Thursday May 9, 2013

MARK E. RONDEAU

County News Editor

BENNINGTON -- Bill Morgan, author and president of the Bennington Historical Society, presented a sweeping and detailed overview recently of Bennington’s role in the Civil War.

Though not specifically billed as such, his hour-long talk at the Bennington Museum on April 21 served as a preview to his 5,400-word article on the same topic set to run in the Walloomsack Review summer issue, available in mid-July. Moreover, as Jamie Franklin, Bennington Museum curator of collections, noted when introducing Morgan and his talk, the museum is planning a Southwestern Vermont in the Civil War exhibition this summer and fall.

This year marks the 150th anniversary of the pivotal Battle of Gettysburg, Morgan said.

"Although we in Bennington think of the Revolutionary War as our war and the Battle of Bennington as our battle, it wasn’t the war in which the greatest number of Bennington men fought; it was actually the Civil War, where over a thousand men from the county went off to fight," Morgan said. "But the battles that they fought weren’t the only stories during those years. There were other struggles that were taking place on the home front. The participants were the parents, wives, and children of the soldiers. They were the people who watched their boys go off to war, perhaps never to return.


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This newspaper played a significant part in keeping people informed during the war and obviously in Morgan’s research as well.

"For four years people in Bennington read the pages of the Bennington Banner hoping that the names of their loved ones would not appear on the list of casualties," he said.

Background on the war

The spirit of abolition was strong in Vermont before the war. "In a census taken of the state in 1772 there were a total of 16 slaves in Vermont, and all of those actually lived in Bennington. In 1777, Vermont’s constitution ... was the first to outlaw slavery," Morgan said.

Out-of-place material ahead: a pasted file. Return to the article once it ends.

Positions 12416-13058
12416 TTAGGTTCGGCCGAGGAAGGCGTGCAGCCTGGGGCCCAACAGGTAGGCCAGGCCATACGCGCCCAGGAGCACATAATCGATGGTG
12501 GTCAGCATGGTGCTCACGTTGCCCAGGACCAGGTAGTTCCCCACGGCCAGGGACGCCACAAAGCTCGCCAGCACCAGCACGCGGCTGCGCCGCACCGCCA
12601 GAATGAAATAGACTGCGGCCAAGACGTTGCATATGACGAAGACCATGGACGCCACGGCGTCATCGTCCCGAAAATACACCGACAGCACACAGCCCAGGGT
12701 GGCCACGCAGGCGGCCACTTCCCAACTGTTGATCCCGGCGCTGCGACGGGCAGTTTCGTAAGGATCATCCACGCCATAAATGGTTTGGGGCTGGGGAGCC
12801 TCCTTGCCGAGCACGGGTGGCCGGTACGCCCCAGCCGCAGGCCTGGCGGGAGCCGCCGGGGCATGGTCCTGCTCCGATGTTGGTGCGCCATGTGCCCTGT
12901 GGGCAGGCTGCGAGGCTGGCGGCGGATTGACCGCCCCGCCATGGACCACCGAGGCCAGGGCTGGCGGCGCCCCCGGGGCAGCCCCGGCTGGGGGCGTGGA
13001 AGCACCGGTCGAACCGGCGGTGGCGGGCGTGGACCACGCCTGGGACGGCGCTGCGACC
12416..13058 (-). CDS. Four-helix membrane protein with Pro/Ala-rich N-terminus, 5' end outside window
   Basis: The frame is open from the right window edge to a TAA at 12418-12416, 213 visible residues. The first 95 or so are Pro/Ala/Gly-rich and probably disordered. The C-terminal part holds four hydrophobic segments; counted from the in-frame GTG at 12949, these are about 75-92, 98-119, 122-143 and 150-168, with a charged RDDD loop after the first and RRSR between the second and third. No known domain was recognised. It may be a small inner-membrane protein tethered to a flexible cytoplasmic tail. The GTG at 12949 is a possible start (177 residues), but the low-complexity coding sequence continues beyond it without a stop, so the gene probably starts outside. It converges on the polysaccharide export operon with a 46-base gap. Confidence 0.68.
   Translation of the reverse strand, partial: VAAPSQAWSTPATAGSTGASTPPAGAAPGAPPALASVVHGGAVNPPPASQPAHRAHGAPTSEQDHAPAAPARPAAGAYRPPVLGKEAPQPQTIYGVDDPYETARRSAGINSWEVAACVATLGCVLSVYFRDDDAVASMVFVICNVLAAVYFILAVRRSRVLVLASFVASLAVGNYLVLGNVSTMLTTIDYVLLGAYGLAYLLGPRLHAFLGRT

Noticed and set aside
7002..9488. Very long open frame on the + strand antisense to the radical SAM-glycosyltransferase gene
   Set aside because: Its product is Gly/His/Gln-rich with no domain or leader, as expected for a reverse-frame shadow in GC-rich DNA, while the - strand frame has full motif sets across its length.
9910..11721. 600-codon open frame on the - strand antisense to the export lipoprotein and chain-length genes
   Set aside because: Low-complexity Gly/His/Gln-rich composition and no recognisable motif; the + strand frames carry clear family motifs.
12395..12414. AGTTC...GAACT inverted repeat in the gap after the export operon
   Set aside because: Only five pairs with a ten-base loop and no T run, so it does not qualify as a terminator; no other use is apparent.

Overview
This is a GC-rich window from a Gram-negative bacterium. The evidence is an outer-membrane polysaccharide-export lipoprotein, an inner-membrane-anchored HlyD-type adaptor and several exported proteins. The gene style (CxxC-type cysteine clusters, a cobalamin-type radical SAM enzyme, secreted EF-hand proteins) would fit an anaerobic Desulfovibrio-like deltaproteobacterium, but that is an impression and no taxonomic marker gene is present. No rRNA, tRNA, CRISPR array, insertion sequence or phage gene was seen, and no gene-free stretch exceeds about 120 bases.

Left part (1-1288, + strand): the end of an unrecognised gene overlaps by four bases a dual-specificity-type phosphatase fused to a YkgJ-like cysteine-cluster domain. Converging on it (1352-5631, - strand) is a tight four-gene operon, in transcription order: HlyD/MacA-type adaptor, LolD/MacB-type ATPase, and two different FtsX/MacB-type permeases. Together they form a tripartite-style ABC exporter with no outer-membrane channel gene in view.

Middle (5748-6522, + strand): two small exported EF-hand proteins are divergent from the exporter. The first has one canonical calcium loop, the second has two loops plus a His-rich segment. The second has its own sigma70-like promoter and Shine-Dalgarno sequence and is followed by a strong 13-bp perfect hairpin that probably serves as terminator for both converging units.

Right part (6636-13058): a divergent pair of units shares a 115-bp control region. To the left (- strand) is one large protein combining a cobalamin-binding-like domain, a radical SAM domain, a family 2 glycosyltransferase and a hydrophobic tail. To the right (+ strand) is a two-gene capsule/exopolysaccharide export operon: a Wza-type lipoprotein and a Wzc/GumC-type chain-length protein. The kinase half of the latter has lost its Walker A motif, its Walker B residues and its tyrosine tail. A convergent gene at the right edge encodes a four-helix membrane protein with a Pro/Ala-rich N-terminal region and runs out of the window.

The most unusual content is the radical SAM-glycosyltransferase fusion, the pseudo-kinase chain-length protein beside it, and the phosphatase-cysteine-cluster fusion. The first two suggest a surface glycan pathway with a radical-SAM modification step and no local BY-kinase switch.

"And for comparison’s sake, remember that in 1778, the following year, the Massachusetts constitution clearly recognized slavery as a legal institution, and New York state did not abolish slavery until 1827, a whole 50 years after Vermont."

In 1828, William Lloyd Garrison "came to Bennington to edit a newspaper dedicated to the abolition of slavery. It was called ‘The Journal of the Times,’" Morgan said, noting that a monument honoring his time in town is on the green near the Old First Church.

"Garrison remained in town for less than a year, but he went on in Baltimore to heading ‘The Liberator,’ which became the most influential abolitionist newspaper in the country and that had a lot to do with the debates that led directly to the Civil War."

In the years before the war, the Underground Railroad, an informal group of anti-slavery activists who helped fleeing slaves escape to Canada, was busy in Vermont. One popular route entered Vermont on the road to Troy and passed through Bennington before it turned north to Rutland and Burlington.

"A local safehouse was operated in the 1840s in the home of stagecoach driver Charles Hicks. He had a farm near today’s Rice Lane entrance to Bennington College," Morgan said.

The Rutland Herald in 1846 estimated that 80 percent of Vermonters were opposed to slavery, he said.

Morgan presented some rounded-off statistics from around the start of the war. In 1860, the census gave Vermont’s population as 315,000 people; today it’s about 626,000. Bennington’s population was 4,400.

The whole of Bennington County numbered a little less than 20,000. During the war, nearly 35,000 men enlisted statewide throughout Vermont, probably between one third and one half of the male population that was eligible to serve in the Army.

"That’s an incredibly high percentage. Of those, over 5,000 died as a result of wounds and disease," he said. "There are no accurate records on the number of wounded, but it would have been in the range of another 10,000 men. We do know that 5,000 of the men were discharged from the Army as a result of their wounds.

"During the war, Vermont’s ratio of men killed per capita was second only to Michigan, and some accounts even give Vermont the distinction of the highest," Morgan said. "Either way, it was a very costly war for both Vermont and Bennington. By the end of the war, the town of Bennington sent over 400 soldiers into combat, and Bennington County had sent over 1,000."

Unprepared for war

In spring of 1861, the U.S. was unprepared for war. The first fear was invasion of Washington D.C. by the Confederate Army. After southern forces fired on Fort Sumter, community meetings were held on April 19 and 20, 1861, at Apollo Hall in Bennington, one of the largest halls in town and one whose exact location remains a mystery.

The second meeting was held for the purposes of forming a militia. "Before the meeting, a large American flag was hung over the Four Corners intersection. Bennington’s coronet band played patriotic songs, and everyone pledged to support the Union," Morgan said.